This may require some theoretical unfolding. The dual nature of work gives us two concepts: concrete work and abstract work. Concrete work is easily understood as work that produces the use value of a good. Abstract work, on the other hand, is work that produces the exchange value of a good. (see Vähämäki 2009, 141.) Abstract work is therefore co-extensive work (homogeneous), while concrete work is always – of course – concrete (heterogeneous). For Marx, abstract labour is therefore precisely an abstraction of what is produced in the extensive exchange of goods. (Harvey 2010, 29-30.) This large-scale exchange also turns mere labour into a commodity. (see Pitts 2018, 13). Exchange thus plays a major role in whether the abstract work will be there in the first place. It is only in that event of exchange that the commodity reveals in itself and in others something common. (esim. Harvey 2010, 7). Abstract work on a commodity does not exist as such, even if it is based on concrete work, which of course always exists (whatever kind of work it may be). However, this concrete work does not leave any ”value atoms” that can be extracted from the commodity, put under a magnifying glass and examined. Value as such only emerges in a particular social interaction. For Marx, the values of goods are not constant because they are subject to many different forces (Harvey 2010, 22), such as the average skill level of the workers, the level of science and its application, the social organisation of production, etc. (Marx 2013, 21).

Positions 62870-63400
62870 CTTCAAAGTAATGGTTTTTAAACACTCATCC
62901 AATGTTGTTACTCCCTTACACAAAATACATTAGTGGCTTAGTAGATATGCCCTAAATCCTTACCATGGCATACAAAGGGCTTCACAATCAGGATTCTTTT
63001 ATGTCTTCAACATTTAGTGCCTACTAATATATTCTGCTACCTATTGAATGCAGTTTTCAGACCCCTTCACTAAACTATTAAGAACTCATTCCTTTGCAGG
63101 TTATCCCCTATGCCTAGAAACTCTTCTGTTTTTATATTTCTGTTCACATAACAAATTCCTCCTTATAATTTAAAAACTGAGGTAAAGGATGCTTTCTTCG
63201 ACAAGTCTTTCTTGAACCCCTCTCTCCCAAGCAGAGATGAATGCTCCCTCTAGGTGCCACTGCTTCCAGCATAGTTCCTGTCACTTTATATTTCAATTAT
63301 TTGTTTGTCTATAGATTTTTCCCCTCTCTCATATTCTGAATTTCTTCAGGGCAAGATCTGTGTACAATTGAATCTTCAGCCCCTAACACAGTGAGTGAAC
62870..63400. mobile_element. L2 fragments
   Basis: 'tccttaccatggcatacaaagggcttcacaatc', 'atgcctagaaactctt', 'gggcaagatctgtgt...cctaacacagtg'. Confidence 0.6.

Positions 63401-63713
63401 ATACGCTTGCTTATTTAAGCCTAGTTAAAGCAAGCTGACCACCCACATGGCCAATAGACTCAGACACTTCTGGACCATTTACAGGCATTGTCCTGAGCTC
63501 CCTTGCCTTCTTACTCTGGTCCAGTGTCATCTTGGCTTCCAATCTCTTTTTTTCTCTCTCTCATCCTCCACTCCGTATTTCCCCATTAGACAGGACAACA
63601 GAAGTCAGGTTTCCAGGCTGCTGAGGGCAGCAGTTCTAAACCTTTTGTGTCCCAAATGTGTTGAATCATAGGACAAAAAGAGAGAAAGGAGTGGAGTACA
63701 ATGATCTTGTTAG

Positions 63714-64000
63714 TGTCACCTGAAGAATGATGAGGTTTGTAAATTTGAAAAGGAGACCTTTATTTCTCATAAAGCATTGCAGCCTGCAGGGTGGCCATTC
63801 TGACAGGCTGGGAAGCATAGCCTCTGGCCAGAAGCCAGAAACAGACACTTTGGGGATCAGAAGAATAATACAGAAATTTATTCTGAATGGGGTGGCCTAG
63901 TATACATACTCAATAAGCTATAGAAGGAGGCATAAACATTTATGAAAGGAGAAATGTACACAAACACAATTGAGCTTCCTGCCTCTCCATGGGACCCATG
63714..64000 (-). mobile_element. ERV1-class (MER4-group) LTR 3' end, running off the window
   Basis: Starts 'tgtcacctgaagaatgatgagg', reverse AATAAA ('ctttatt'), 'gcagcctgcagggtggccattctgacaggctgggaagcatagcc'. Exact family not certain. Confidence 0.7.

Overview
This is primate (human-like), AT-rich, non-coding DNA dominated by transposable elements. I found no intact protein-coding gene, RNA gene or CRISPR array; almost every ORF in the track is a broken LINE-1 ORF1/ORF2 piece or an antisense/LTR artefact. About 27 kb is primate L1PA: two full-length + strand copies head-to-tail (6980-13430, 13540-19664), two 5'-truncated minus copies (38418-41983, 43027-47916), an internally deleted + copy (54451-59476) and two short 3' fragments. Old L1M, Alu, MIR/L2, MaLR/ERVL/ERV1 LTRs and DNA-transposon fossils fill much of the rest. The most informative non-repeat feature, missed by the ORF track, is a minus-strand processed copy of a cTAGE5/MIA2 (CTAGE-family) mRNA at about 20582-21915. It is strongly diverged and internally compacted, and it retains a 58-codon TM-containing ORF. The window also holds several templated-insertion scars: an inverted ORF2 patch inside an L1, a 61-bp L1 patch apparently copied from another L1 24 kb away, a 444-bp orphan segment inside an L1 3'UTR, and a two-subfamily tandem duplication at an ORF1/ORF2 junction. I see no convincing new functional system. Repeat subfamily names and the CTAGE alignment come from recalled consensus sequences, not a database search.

think David Harvey has summed up brilliantly the difficulty of the concept of value. Value is always intangible, but objective. It fights against the conventional notion that value can always be measured. However, Harvey uses as his argument that you cannot determine gravity as such from a stone, just as you cannot determine value from a commodity. It is always a question of relation. Value can be represented or described in terms of money, but it is a very contradictory and complex form. (Harvey 2010, 37.) Holloway, for example, is right to say that the subject of capitalist society is not the capitalist but value. It is capital – accumulated value – that really makes the decisions. Capital has its own dynamics, and every capitalist is subject to them. (Holloway 2002, 34.)

So what is all this jargon supposed to mean? First of all, that work as such is a very fickle concept that can be criticised. On the other hand, to confine the concept of work to certain boundaries is always political in one way or another. Perhaps one could simply say: there is no such thing as work as such, but that does not mean that work as such does not have an enormous impact on society. One should always be curiously critical of the concepts offered to us for framing life and society. What do you want to do with them? How do they want to describe the world? The ancient Greeks, for example, did not even have the concept of general work, but more on that later.


Harvey David 2010. The Enigma of Capital and the Crises of Capitalism. Oxford Univerity Press.

Holloway John 2010. Crack Capitalism. Pluto Press. London/New York.

Marx Karl 2013. Capital – A critical analysis of Capitalist Production, Volume 1 & Volume 2. Wordworth Editions Limited. Hertfordshire.

Pitts Harry 2018. A crisis of measurability? Critiquing post-operaismo on labour, value and the basic income. Teoksessa Capital & Class vol 42. s. 3-21.

Standing, Guy. ”Denizens and the precariat.” A Precariat Charter: From denizens to citizens. London: Bloomsbury Academic, 2014. 1–32. Bloomsbury Collections.

Vähämäki Jussi 2009. Itsen alistus – Työ, tuotanto ja valta tietokykykapitalismissa. Like. Helsinki.